Somewhere in the northwest of Germany’s exclusive economic zone in the North Sea, hundreds of kilometers from Bremerhaven: a 30-meter-long container opens in a special ship. Slowly a small launcher including launch frame emerges from the container and positions itself vertically upwards. It will take about two years before this vision of the German Offshore Spaceport Alliance (Gosa) in Bremen for a floating rocket launch platform becomes a reality. Commercial providers could then launch satellites there in low earth orbit, for example for earth observation, climate research or broadband internet.
Three weeks before the federal election, Gosa and the industry association BDI have now signed the first public cooperation agreements with four rocket start-ups. The fact that T-Minus from the Netherlands and Skyrora from Great Britain are there in addition to the Rocket Factory Augsburg and Hyimpulse is intended to underline the European component. “The launch platform thus strengthens the entire New Space ecosystem in Germany and Europe in the long term,” said BDI President Siegfried Russwurm. The BDI first presented the idea of a German launch site in 2019.
New Space is the “key for new technologies, for global networking and data-based business models”, the keyword is autonomous driving. “Germany now has the unique opportunity to rebuild a New Space value chain … from small satellites, small launch vehicles and a launch platform in the North Sea,” said Russwurm. “Of course we want the spaceport in the North Sea to come,” said Federal Economics Minister Peter Altmaier (CDU) and announced a feasibility study. He also considers cooperation with foreign start-ups to be sensible. “We are taking a step together with our neighbors in Europe.”
The Gosa consortium, with which the space company OHB, the companies Tractebel Doc Offshore, BLG Logistics and Media-Mobil, the shipping company Harren & Partner and the insurer Lampe & Schwartze want to initiate the construction of a rocket launch site, is in the middle of planning . “We do not yet know in detail exactly which permits we need, we are currently checking that,” says the Gosa spokeswoman. And the list that has to be worked through is long: In addition to environmental and nature conservation issues, it is also about securing the airspace and sea area around the starting ship.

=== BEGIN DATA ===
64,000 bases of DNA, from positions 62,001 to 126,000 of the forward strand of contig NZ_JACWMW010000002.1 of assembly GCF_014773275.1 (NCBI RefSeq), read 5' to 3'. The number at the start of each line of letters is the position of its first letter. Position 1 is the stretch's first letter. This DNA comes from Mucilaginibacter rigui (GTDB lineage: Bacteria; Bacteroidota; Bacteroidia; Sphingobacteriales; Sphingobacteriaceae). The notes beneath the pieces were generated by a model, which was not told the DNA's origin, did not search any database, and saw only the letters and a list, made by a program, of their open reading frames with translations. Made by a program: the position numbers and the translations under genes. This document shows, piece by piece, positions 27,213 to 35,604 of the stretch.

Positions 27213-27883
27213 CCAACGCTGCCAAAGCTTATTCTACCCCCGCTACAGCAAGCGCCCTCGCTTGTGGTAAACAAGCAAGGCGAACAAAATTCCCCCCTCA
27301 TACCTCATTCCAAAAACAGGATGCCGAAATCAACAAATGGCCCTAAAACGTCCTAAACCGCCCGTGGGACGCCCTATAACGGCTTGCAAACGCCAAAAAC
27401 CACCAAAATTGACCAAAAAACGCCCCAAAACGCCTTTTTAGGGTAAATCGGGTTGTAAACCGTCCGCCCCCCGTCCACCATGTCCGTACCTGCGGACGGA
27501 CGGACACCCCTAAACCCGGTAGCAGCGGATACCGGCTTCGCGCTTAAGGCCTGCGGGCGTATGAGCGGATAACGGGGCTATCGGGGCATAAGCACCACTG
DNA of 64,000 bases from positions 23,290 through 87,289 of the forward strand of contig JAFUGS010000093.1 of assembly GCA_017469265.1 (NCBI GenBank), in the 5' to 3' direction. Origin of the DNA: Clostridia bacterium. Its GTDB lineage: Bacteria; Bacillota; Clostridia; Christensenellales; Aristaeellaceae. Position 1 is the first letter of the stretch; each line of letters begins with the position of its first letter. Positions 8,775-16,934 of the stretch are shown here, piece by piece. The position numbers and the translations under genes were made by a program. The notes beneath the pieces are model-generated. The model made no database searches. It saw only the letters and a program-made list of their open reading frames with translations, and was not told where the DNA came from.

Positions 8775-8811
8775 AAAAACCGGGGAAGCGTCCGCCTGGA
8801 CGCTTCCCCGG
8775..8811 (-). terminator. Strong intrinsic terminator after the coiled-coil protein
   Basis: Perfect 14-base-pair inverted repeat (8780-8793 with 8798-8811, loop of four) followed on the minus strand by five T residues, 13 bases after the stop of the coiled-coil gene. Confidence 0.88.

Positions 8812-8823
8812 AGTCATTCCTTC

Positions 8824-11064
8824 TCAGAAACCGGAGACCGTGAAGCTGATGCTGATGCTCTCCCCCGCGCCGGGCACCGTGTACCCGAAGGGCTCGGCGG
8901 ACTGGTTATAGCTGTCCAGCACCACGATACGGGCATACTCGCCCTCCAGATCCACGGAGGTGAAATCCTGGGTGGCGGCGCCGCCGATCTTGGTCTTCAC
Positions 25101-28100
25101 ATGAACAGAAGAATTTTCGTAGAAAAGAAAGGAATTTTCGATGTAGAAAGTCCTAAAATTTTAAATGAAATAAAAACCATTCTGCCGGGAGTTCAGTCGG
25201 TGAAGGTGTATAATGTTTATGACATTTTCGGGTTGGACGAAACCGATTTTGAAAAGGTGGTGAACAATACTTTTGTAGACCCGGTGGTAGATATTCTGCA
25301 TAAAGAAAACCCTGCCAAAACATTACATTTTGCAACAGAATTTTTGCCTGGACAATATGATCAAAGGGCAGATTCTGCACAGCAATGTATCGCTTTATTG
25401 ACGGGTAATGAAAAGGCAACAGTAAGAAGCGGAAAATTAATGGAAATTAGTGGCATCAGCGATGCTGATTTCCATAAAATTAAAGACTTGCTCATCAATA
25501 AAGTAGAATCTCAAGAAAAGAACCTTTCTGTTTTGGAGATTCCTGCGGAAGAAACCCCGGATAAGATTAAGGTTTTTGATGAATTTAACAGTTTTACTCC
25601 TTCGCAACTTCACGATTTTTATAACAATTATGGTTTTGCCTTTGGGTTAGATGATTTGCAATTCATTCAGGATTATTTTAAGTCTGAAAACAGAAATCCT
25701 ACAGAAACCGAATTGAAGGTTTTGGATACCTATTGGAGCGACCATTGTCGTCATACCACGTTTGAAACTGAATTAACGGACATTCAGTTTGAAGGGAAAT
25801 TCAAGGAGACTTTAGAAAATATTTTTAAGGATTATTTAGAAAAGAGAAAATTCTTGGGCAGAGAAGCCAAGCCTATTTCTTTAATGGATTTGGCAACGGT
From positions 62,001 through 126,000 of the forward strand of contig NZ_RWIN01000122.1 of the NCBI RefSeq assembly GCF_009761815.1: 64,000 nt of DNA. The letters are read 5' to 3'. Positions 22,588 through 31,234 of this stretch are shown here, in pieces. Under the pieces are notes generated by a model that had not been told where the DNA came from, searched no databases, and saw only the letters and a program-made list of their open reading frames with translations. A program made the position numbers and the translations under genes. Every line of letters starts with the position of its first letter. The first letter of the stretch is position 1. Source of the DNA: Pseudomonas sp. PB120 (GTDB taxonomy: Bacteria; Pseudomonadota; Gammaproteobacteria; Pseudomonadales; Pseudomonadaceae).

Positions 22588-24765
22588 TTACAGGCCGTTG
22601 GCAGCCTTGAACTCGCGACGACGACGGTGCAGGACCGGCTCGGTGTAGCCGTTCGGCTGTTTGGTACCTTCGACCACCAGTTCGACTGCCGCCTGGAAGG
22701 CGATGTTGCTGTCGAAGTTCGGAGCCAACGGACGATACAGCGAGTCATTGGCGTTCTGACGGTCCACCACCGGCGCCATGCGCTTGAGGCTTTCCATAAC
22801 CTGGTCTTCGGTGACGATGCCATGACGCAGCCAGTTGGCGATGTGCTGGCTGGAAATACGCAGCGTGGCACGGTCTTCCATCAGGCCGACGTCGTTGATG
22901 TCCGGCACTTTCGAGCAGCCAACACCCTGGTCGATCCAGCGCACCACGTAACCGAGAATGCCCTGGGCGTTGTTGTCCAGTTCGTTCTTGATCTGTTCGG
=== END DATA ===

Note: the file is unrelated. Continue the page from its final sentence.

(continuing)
Missiles travel by train to the North Sea
What the operators can already sketch out pretty precisely is the sequence of a rocket launch. Rocket parts and satellites come by train to Bremerhaven, where rocket manufacturers and customers assemble them in a hangar with a clean room. Engineers and technicians then stow the finished rocket horizontally in a container and load it onto the ship. At the starting position at sea, there are up to seven days for the preparations. When the crew changes to the escort ship, the rocket can begin refueling, and security ships take care of the shipping traffic. After the launch, a salvage ship fishes the burnt-out rocket stage from the sea.
According to Gosa, up to 25 launches per year are possible with a launch platform. “We expect that we will have to invest a maximum of 27 million euros by the first start in 2023,” said the spokeswoman. The initiators hope for financial support from Berlin. If everything had to be financed privately, starts would be more expensive. “That would be a competitive disadvantage for us compared to other European starting points,” she says, especially since these would also be built up with tax revenues.
A German rocket launch site is controversial, especially since launch sites for research rockets are being expanded in Sweden (Esrange) and Norway (Andøya) and others are being planned, such as in Scotland. One of the critics is Daniel Metzler, founder of the small rocket manufacturer Isar Aerospace. There are “too many arguments against a launch platform in the German North Sea, both structural and operational as well as economic,” he says, as it would be “very costly”. “In addition, it makes little economic sense to have your own German launch platform if the European needs can already be covered with Norway and French Guiana.” The company itself wants to use both starting places. Last but not least, a space law is still missing and liability issues have not been clarified. Potential users like the satellite operator Planet Labs, however, are looking forward to the launch site. This means that Germany will have a complete space ecosystem and will attract a lot of interest, said director Martin Polak.